A member of a group of conspirators who tried to detonate suicide bombs on the London transport system in 2005 pleaded guilty Friday to conspiring to cause explosions

Manfo Kwaku Asiedu, 34, had been due to stand trial for a second time next week on the more serious charge of conspiracy to murder. He pleaded guilty to the lesser charge during a pretrial hearing at the Central Criminal Court.

He is due to be sentenced Nov. 19.

A jury convicted four men of murder conspiracy in July, but was unable to agree on verdicts for two other defendants — Asiedu and Adel Yahya, 24.

The charges stemmed from failed attempts to detonate explosives on London subway trains and a bus on July 21, 2005 — just two weeks after suicide bombers killed themselves and 52 commuters in the city.

At the earlier trial, Muktar Said Ibrahim, Yassin Omar, Ramzi Mohammed and Hussain Osman were sentenced to minimum terms of 40 years in prison after being convicted of conspiracy to murder.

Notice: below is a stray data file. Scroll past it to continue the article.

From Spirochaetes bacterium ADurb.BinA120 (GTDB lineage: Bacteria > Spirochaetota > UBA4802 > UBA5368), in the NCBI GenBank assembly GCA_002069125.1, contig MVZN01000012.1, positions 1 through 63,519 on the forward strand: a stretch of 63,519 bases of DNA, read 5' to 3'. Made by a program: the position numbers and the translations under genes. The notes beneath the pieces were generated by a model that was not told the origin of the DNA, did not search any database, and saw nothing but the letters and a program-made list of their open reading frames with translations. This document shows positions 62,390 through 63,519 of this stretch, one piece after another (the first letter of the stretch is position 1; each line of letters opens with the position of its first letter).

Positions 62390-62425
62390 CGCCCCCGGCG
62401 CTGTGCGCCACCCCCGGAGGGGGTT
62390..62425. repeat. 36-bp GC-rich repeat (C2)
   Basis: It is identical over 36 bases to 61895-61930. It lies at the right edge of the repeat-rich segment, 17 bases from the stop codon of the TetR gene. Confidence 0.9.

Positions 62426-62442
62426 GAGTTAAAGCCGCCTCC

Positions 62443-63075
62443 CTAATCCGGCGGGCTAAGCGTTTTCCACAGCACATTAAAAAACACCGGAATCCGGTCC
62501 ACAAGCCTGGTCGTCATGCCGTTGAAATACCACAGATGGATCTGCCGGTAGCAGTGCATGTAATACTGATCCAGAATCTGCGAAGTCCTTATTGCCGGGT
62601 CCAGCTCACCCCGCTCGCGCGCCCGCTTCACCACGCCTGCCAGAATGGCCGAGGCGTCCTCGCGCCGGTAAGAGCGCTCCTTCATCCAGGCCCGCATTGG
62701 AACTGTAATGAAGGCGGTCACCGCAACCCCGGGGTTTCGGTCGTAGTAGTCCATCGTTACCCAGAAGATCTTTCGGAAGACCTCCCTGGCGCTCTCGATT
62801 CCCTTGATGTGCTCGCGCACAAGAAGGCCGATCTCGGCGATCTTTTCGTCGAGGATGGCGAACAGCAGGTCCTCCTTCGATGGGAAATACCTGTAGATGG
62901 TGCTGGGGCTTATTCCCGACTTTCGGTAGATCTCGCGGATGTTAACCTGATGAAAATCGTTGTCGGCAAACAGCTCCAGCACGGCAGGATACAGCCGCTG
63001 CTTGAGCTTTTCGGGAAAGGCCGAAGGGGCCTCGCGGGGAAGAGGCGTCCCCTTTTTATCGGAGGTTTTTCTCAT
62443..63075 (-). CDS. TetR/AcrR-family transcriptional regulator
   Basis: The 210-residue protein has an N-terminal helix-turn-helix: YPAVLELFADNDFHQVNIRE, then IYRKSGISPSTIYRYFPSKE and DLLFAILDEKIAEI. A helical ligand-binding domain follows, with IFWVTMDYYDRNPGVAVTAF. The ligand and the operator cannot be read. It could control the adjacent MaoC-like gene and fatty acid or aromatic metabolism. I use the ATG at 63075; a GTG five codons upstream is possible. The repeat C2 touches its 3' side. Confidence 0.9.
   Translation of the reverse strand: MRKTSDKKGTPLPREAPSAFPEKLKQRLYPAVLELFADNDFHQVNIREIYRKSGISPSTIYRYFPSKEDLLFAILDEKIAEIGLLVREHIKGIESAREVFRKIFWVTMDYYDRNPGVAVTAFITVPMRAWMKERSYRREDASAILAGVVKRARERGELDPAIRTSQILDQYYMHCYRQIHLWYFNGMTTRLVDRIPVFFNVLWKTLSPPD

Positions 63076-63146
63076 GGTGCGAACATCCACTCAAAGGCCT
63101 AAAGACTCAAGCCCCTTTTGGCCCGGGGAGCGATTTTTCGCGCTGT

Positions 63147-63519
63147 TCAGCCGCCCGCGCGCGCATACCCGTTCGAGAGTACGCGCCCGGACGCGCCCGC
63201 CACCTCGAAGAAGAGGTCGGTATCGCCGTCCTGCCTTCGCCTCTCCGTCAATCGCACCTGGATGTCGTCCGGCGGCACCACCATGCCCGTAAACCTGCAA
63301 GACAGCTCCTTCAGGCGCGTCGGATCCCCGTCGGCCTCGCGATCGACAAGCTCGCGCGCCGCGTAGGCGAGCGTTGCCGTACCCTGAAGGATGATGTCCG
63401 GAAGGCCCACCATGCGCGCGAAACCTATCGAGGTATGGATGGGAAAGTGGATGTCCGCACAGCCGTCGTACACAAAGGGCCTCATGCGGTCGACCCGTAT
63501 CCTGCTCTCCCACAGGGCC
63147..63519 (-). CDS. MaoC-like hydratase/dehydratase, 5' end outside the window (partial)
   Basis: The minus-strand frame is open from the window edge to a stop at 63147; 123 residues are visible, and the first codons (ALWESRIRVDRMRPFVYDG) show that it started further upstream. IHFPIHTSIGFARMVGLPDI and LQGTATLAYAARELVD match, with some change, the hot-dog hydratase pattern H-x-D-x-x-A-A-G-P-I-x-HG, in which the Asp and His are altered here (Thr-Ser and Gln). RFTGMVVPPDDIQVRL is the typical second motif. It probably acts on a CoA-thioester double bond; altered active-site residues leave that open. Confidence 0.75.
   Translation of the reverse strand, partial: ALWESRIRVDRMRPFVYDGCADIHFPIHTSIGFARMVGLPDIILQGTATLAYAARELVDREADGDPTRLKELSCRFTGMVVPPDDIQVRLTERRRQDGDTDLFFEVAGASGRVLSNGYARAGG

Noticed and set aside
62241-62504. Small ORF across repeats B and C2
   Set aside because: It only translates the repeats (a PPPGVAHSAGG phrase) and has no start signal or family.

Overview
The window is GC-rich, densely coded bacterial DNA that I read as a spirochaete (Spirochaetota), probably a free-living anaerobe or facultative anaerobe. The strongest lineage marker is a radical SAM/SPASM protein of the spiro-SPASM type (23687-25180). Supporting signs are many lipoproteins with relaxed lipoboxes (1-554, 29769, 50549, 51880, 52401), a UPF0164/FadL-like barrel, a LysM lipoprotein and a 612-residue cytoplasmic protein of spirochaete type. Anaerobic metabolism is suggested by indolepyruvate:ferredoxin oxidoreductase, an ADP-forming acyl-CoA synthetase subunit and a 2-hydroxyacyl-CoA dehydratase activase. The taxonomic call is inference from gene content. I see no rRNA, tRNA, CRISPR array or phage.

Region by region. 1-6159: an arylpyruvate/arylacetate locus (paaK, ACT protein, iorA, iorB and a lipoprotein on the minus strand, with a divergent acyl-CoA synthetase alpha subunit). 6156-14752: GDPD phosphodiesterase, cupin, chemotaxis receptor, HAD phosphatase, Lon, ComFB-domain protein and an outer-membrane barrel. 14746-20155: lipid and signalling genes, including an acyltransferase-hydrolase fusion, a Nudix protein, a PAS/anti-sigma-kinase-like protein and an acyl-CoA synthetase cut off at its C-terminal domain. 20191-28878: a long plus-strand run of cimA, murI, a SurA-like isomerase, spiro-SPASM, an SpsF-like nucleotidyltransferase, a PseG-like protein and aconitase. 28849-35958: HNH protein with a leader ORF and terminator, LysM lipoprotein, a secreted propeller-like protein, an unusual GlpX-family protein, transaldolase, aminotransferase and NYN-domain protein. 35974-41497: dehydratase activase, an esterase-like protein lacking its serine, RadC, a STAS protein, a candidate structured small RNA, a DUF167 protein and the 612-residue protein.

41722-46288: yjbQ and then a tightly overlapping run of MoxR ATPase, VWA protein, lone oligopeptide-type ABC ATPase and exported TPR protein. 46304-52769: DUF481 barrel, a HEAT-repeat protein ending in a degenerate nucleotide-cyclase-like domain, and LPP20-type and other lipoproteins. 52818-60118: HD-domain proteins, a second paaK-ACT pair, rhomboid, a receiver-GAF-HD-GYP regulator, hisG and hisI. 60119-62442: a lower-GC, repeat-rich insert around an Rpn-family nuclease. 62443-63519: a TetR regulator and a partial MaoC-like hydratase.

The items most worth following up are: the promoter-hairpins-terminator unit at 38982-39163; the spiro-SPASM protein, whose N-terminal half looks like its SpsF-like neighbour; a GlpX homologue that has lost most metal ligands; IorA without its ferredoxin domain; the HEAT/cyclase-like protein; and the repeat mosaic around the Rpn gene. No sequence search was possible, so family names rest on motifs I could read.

All six defendants had denied the charges, saying the devices were duds and their actions a protest against the Iraq war. But police and prosecutors said scientific tests proved the bombs, made from a volatile mix of hydrogen peroxide and four, were all viable. They do not know why they failed to explode.

Ibrahim, Omar, Mohammed and Osman attempted to set off their bombs on three subway trains and a bus, in an echo of the July 7 attacks, but the main charges did not detonate and no one was hurt.

Prosecutors said Asiedu lost his nerve and abandoned his device in a London park. It was shown to the jury as evidence.

During the trial, Asiedu turned on the others and claimed Ibrahim, the gang's self-proclaimed leader, had wanted the attacks "to be bigger and better" than the July 7 bombs.

Yahya, who had left Britain for Ethiopia several weeks before the attacks, was sentenced Monday to six years and nine months in prison after admitting collecting information likely to be useful to terrorists.